The Divine Comedy, Volume 1: Hell (Penguin Classics)

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Overview

Dante (1265-1321) is the greatest of Italian poets, and his Divine Comedy is the finest of all Christian allegories.

To the consternation of his more academic admirers, who believed Latin to be the only proer language for dignified verse, Dante wrote his Comedy in colloquial Italian, wanting it to be a poem for the common reader. Taking two threads of a story that everybody knew and loved—the story of a vision of Hell, Prugatory and Paradise, and the story of the lover who has ...

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Overview

Dante (1265-1321) is the greatest of Italian poets, and his Divine Comedy is the finest of all Christian allegories.

To the consternation of his more academic admirers, who believed Latin to be the only proer language for dignified verse, Dante wrote his Comedy in colloquial Italian, wanting it to be a poem for the common reader. Taking two threads of a story that everybody knew and loved—the story of a vision of Hell, Prugatory and Paradise, and the story of the lover who has to brave the Underworld to find his lost lady—he combined them into a great allegory of the soul's search for God. He made it swift, exciting topical, lavishing upon it all his learning and wit, all his tenderness, humour and enthusiasm, and all his poetry.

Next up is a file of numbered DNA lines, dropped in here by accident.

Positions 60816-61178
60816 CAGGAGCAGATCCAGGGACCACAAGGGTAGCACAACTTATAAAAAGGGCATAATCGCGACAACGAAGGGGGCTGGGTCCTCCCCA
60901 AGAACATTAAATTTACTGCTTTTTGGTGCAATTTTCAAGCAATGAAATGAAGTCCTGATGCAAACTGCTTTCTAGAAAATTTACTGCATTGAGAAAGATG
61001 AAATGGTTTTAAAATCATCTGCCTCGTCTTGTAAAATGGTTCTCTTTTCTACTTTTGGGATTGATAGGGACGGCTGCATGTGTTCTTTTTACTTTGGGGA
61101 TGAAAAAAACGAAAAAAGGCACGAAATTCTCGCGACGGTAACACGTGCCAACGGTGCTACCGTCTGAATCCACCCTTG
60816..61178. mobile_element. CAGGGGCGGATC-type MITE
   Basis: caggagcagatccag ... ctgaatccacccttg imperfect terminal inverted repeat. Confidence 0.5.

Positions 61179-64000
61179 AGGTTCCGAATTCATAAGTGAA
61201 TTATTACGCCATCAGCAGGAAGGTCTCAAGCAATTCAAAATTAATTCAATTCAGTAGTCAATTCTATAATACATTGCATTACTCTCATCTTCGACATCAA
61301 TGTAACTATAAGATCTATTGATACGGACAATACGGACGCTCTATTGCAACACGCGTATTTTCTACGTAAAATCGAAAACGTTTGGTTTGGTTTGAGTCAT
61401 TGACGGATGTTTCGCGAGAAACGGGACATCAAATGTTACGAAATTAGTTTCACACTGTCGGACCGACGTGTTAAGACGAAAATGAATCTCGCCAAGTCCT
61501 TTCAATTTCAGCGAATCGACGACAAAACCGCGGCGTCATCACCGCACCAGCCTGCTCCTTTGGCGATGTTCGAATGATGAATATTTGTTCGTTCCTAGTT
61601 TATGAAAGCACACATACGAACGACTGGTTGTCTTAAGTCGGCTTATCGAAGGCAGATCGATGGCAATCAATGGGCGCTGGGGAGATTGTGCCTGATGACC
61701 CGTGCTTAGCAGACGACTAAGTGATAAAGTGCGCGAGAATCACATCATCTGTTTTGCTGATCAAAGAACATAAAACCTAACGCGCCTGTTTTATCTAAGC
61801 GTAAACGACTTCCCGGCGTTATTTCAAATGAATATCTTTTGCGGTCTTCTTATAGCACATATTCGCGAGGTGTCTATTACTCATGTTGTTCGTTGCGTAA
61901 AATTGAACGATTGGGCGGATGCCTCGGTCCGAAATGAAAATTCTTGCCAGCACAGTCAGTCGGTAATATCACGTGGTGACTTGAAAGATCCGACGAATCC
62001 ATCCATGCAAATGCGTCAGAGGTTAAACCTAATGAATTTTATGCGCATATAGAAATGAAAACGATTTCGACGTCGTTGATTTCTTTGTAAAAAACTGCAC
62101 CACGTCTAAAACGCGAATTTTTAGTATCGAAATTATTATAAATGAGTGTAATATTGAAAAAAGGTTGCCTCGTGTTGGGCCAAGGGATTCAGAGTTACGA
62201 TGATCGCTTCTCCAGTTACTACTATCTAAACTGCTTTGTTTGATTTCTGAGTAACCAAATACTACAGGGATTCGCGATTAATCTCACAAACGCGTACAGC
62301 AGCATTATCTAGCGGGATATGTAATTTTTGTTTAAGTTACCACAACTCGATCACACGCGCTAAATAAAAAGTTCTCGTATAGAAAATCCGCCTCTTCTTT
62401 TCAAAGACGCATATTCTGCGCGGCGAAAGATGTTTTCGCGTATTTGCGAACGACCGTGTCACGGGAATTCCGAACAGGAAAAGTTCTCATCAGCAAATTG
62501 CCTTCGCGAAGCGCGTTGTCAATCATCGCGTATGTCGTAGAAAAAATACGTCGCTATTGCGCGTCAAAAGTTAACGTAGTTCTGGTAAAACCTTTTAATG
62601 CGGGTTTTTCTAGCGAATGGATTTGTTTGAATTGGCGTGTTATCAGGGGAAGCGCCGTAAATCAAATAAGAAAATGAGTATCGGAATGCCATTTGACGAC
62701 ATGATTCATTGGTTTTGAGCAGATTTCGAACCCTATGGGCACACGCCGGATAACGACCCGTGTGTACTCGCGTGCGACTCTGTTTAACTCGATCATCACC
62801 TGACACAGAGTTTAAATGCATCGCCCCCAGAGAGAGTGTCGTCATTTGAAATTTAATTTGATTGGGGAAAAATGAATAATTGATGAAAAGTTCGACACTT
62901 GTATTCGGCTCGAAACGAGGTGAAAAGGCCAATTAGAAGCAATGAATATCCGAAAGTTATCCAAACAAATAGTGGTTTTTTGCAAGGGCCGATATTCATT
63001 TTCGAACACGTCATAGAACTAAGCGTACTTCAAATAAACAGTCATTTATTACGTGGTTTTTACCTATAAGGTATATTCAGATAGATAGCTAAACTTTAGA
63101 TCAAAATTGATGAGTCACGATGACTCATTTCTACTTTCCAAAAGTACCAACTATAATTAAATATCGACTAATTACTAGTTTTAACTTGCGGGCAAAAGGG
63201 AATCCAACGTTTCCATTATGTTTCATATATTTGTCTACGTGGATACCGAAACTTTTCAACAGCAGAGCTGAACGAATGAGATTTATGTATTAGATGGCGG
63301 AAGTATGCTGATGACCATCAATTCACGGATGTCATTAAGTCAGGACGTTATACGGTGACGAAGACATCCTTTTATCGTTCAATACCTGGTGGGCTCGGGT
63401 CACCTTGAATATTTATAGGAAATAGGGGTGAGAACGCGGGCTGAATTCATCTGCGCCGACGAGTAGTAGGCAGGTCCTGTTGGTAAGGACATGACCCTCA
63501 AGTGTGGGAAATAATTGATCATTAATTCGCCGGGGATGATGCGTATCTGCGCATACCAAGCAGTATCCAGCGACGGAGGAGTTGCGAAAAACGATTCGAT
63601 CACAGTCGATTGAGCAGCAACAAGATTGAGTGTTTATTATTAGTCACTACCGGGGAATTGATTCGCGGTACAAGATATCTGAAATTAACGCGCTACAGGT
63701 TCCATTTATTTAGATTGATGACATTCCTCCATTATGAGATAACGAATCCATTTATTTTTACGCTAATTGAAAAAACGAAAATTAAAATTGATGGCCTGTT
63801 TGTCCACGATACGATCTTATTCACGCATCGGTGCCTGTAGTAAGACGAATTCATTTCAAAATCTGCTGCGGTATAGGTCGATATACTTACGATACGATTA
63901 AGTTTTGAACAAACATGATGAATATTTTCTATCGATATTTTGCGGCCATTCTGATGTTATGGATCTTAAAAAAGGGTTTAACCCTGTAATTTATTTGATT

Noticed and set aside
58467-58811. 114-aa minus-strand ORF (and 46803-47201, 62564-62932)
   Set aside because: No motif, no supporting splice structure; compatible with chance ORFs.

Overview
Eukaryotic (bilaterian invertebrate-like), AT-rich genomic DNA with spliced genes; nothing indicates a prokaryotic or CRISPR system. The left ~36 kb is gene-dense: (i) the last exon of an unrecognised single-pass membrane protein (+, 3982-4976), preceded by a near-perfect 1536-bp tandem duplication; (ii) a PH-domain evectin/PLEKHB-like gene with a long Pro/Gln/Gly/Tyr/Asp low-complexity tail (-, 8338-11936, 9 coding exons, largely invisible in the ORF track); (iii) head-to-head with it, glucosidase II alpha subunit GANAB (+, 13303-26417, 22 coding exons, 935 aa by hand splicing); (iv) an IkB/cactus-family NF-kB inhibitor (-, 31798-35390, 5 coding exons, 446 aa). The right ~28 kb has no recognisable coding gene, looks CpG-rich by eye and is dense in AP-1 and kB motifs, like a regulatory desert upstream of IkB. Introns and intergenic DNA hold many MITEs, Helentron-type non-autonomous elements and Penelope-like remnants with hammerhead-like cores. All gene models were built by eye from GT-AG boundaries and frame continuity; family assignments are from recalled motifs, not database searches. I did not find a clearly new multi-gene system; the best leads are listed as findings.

In Hell, the first of the three parts, the poet is conducted by the spirit of the poet Virgil through the twenty-four circles of Hell in the first stage of his arduous journey towards God.

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Product Details

  • ISBN-13: 9780140440065
  • Publisher: Penguin Group (USA)
  • Publication date: 6/28/1950
  • Series: Divine Comedy Series , #1
  • Edition description: Reprint
  • Pages: 352
  • Sales rank: 157,055
  • Product dimensions: 5.14 (w) x 7.82 (h) x 0.62 (d)

Meet the Author


Dante Alighieri was born in 1265. Considered Italy's greatest poet, this scion of a Florentine family mastered in the art of lyric poetry at an early age. His first major work is La Vita Nuova (1292) which is a tribute to Beatrice Portinari, the great love of his life. Married to Gemma Donatic, Dante's political activism resulted in his being exiled from Florence to eventually settle in Ravenna. It is believed that The Divine Comedy—comprised of three canticles, The Inferno, The Purgatorio, and The Paradiso—was written between 1308 and 1320. Dante Alighieri died in 1321.
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Customer Reviews

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Sort by: Showing all of 7 Customer Reviews
  • Posted February 20, 2010

    Thank You, Dorothy L. Sayers!

    I wish the translator was still alive so I could write her a fan letter!

    The introduction of detailed history and study of the making and the form in this piece was like a college course on the subject of Dante and the Divine Comedy, as well as the world and times he was living in.